Daniel “Tomo” Thomson is like a lab scientist, constantly dissecting the best parts of his designs and cross-pollinating to create new prototypes that he then tests on frequent trips to Australia. At the foundation of all he does remains his inspiration—the golden ratio, which forms what has been identified in mathematics as the golden spiral. This application of the Fibonacci sequence has been used to explain the shape of most everything found in nature from nautilus shells, ratios within the human body, the pattern of how tree branches and twigs grow, an ocean wave, and even spiral galaxies: “They are all fractal scales of this geometry,” he says. “It’s a common thing you can find in all areas of nature, not just within surfing, so why not try to apply it? It’s used in creation so why not use it to be creative?”
For those who didn’t excel at math, you’re not alone. Thomson, self-admittedly, was never a fan of the subject in school. He is also quick to point out that he doesn’t have all the answers, and that his theory could be interpreted as arbitrary. But he holds strong in the fact that — whether scientifically proven or not — his shaping method has helped push the discussion around progression. And that’s what he finds most inspiring.
“Whether it’s all in my head or not I don’t know, but it doesn’t matter because it’s just a source of inspiration for me that allows me to not follow the herd at all,” explains Thomson. “Someone comes out with something new and everyone is on that. I always knew I’m never going to make a breakthrough in my career doing it that way.”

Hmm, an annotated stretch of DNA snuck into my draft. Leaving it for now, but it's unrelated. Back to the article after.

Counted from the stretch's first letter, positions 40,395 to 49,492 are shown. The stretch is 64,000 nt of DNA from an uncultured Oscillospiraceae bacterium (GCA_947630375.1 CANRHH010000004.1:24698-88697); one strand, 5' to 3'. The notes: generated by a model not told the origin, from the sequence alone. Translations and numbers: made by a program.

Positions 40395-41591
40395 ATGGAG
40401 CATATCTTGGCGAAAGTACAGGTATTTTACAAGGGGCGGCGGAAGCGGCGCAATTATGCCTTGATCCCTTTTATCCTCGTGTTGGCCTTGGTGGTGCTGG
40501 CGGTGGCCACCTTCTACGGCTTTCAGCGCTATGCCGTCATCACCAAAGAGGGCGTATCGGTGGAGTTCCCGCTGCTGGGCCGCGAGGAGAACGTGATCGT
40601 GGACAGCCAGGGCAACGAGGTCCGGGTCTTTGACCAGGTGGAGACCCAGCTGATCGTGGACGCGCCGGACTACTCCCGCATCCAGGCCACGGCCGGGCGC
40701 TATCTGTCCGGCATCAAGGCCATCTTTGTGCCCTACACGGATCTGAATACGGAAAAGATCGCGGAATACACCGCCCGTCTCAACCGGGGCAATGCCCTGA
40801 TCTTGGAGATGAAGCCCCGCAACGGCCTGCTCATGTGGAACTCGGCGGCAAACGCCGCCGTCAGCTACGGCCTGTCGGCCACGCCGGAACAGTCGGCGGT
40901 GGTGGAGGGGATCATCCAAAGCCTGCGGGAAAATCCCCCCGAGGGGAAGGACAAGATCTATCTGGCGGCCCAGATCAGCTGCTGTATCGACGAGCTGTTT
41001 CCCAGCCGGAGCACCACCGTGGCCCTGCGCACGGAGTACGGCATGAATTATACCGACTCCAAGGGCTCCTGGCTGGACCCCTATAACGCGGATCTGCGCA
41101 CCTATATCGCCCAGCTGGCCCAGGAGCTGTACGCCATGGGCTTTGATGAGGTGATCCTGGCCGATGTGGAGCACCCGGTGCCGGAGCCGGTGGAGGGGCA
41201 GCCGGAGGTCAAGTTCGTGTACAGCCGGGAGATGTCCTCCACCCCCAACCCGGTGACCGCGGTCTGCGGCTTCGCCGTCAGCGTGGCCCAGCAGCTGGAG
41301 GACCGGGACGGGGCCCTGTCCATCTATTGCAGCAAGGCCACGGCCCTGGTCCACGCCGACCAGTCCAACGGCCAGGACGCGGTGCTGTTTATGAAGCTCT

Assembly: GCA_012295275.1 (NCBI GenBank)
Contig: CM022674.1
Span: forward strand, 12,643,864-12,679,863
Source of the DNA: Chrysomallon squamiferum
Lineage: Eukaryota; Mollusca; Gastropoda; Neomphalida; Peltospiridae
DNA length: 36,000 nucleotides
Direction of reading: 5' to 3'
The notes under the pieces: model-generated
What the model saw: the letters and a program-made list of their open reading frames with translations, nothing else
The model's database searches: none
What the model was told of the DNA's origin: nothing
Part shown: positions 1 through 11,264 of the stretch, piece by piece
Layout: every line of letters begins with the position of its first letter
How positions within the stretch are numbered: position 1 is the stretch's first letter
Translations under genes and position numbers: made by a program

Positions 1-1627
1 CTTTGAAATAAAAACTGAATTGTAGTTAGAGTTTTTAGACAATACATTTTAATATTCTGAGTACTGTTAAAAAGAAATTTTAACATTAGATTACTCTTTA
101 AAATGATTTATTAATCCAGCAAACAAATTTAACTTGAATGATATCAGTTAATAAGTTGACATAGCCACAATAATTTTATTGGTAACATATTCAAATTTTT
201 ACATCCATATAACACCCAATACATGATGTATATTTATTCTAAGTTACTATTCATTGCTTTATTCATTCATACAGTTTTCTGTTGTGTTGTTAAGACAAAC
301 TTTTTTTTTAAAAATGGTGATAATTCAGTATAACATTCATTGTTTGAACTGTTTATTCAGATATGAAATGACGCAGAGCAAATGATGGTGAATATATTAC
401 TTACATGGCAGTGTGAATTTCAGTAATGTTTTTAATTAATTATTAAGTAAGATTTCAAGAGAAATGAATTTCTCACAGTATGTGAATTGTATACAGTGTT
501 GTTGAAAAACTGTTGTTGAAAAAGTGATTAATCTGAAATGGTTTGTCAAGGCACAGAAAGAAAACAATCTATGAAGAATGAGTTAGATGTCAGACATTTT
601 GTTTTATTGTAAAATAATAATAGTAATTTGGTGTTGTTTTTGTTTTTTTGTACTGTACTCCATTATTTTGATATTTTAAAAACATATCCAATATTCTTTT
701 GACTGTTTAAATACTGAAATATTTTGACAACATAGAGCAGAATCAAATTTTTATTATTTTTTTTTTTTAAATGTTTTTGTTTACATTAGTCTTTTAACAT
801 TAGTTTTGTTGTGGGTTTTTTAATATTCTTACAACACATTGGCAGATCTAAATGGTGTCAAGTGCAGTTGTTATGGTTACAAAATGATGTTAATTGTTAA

Inside a shaping bay at Firewire headquarters, amongst tools and foam, Thomson keeps a notepad and pencil handy at all times, constantly sketching the latest curve he’s working on. Never happy with staying complacent in his craft, he’s taken up studying fluid dynamics, concentric spirals, vortices, and even aircraft technology as it relates to the shape of his boards. All of his shapes can be applied back to different scales of the golden ratio’s universal geometry, and it’s those tiny details that keep Thomson on a steady path of refinement. All of the best surfboard curves, he maintains, have a direct link to spirals. The curve around a rail or found in a rocker, for example, are very “spiral-esque,” he says. “Some are too rounded; they don’t accelerate the water properly, they drag too much,” he explains. “The littlest things can change the efficiency of a curve.”
When asked if he thinks the industry has accepted his work, Thomson says it depends on who you talk to. While breaking through to the world of professional contests is an entirely separate pursuit that requires a very formulaic and almost conservative approach, the shaper says his boards are resonating with surfers on a different level. “My surfboards have a better experience in the ocean, more free and pure,” he says. “I think most people understand that and the feedback is good. I get so much feedback. It changed my whole view on surfing.” –Kailee Bradstreet